ITI graduating senior Adelaide Zibrowski feels lucky she didn't get into the first major she chose

Adelaide Zibrowski was at a crossroads. She had been planning to get into computer engineering or computer science through the U’s College of Science and Engineering (CSE). Although she very much wanted to go into IT, the demands and requirements of the program were proving too much. Just when she thought she might have to give up her dream, her advisor told her about the Information Technology Infrastructure (ITI) degree program in the College of Continuing and Professional Studies (CCAPS).

The ITI program offers a blend of business and technical courses meant to instill both the hard and soft skills, such as communicating, problem solving, and adaptability, that are necessary for success in today’s IT work spaces. The program offers six tracks—data science, data management, systems, security, development and operations, and networking—for students to specialize in, in addition to the more general coursework.

Adelaide transferred into the program and now is looking forward to graduating in May 2022. Below, she shares her insights about the program, her thoughts about taking courses online, the role mentorship is playing in her job search, and her advice for students who are disappointed about not getting into their chosen major.

How did you find the ITI program?

Adelaide Zibrowski stands in front of short white wall with a metalic spiral sculpture behind her

I started in CSE as a freshman and it didn’t work out for me. I wasn’t going to be admitted to my major. Then my advisor told me about CCAPS. The one thing that I really liked is the wide variety of classes, like networking, security, and databases. At first, I wasn’t exactly sure what area I wanted to focus on, but I ended up choosing the data science track because it worked the best with my schedule and it turned out to be a really good fit for me. 

You were granted two scholarships, the Ingrid Lenz Harrison Scholarship and the Rosslyn Kleeman Scholarship. How did that support help you finish your degree?

I’m a first-generation college student and I pay for everything myself, so that’s a struggle for me and always has been. I get the FAFSA and everything. But that’s not enough, so I have to take out personal loans.
So the scholarships helped me a lot—they allowed me to take out much smaller personal loans. Like the one I got in the summer, that was nice, because I didn’t have to take out a loan and I was able to cover the entire tuition cost that semester.

How do you like taking the classes online during the pandemic?

I definitely like the classes a lot. Many of the courses in the ITI program were already online and asynchronous, so I can work at my own pace. That really helps me because I work two jobs and the flexibility of online definitely helps me with that.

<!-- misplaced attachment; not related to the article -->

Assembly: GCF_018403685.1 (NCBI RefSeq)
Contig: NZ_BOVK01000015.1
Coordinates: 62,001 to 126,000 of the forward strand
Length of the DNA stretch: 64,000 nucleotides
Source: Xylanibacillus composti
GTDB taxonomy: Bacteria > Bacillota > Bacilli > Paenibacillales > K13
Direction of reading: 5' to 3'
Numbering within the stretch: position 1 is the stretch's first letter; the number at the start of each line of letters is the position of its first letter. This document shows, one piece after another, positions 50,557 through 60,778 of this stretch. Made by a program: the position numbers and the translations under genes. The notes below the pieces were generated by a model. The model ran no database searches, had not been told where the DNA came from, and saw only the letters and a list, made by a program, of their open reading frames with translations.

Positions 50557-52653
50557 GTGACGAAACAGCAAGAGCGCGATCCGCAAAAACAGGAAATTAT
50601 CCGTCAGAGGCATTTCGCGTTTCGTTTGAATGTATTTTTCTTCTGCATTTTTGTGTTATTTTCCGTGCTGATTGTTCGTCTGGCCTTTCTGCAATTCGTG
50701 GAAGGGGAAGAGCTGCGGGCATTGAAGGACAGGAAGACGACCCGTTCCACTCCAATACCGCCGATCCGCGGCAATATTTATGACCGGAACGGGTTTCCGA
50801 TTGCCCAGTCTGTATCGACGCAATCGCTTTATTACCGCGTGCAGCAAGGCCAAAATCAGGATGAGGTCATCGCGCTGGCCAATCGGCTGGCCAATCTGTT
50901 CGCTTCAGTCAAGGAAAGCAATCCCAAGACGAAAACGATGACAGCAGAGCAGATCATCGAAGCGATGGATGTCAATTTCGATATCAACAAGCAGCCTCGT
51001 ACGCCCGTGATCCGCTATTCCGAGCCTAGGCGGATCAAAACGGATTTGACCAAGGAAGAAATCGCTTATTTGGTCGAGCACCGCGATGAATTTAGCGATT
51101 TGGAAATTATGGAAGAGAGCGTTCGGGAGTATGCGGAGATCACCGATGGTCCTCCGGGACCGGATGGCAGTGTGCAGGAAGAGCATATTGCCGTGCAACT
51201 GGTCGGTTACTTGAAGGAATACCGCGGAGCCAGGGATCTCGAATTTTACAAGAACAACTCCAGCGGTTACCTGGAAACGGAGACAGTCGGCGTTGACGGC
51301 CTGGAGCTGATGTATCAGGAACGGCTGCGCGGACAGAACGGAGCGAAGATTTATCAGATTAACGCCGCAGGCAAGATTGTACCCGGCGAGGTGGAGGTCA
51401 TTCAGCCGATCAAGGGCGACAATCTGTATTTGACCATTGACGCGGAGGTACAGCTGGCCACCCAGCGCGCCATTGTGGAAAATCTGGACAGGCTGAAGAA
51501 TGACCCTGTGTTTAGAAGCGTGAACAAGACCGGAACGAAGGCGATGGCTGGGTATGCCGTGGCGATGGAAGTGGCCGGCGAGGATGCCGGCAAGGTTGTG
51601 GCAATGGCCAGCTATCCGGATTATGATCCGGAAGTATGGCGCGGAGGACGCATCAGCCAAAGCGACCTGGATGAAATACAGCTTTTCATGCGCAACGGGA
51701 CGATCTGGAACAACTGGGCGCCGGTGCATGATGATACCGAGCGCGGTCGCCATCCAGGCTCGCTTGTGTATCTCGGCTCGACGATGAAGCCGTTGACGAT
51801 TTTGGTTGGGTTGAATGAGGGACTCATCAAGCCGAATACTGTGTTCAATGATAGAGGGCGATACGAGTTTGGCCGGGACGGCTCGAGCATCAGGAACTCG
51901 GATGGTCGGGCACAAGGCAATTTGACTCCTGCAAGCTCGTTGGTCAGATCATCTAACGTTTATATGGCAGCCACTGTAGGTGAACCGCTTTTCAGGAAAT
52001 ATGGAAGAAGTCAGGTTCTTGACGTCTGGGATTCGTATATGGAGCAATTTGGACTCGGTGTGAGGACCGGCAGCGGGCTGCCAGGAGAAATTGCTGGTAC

With your impending graduation, what type of work are you looking for?

I just started applying to jobs, with the help of my CCAPS mentor, who is connecting me to people who may be able to give me a  job. I’m probably gonna go into corporate, because they have programs for recent grads that let you explore the industry and figure out what to do.
For example, Target has a software leadership program that lets you rotate positions every few months. You work in one sector and then you move to another. After about a year or two you decide which one you want to work in. 

How did you connect with your mentor in the CCAPS Mentorship Program?

Adelaide Zibrowski sits on stair on a spiral staircase with a white wall behind her

I filled out a questionnaire about myself—my personality, what I was looking for in the mentorship program. Then we were given profiles of different mentors and I was able to browse through and choose the top three or five people I thought I’d work well with. And then the program matched us up based on that. So I was matched with someone in networking. He went to the U and has worked at 3M and Target and some other places, so he has a lot of different connections. 

Before the mentorship program, I had no concept of the real world. I was really nervous about graduating because I really did not know what the IT industry was going to be like outside of the academic setting. But my mentor has been really helpful, walking me through the process of getting a job and telling me what a normal day looks like for him and helping me with my resume and applications. 

Like I said, I didn’t really have a lot of connections in the IT world. And, especially with COVID, it’s hard to make connections. So that has been really helpful for me.

What advice would you give to students who may be feeling like you once did, somewhat lost about not getting into the first program you chose?

If you’re feeling hopeless about not getting into your major, just know that it happens to a lot of people and you will be okay. For me, switching majors was a blessing in disguise that I never would have discovered if I made it into my first-choice major. You can get the same jobs with similar degrees in different colleges. Definitely make sure to reach out to classmates and instructors, and join the mentorship program because connections are important when it comes to getting a job. Explore your options and it will all work out. 

Visit the Information Technology Infrastructure website for more info about the program. The College of Continuing and Professional Studies financial aid page has a list of scholarships to contribute to and apply for.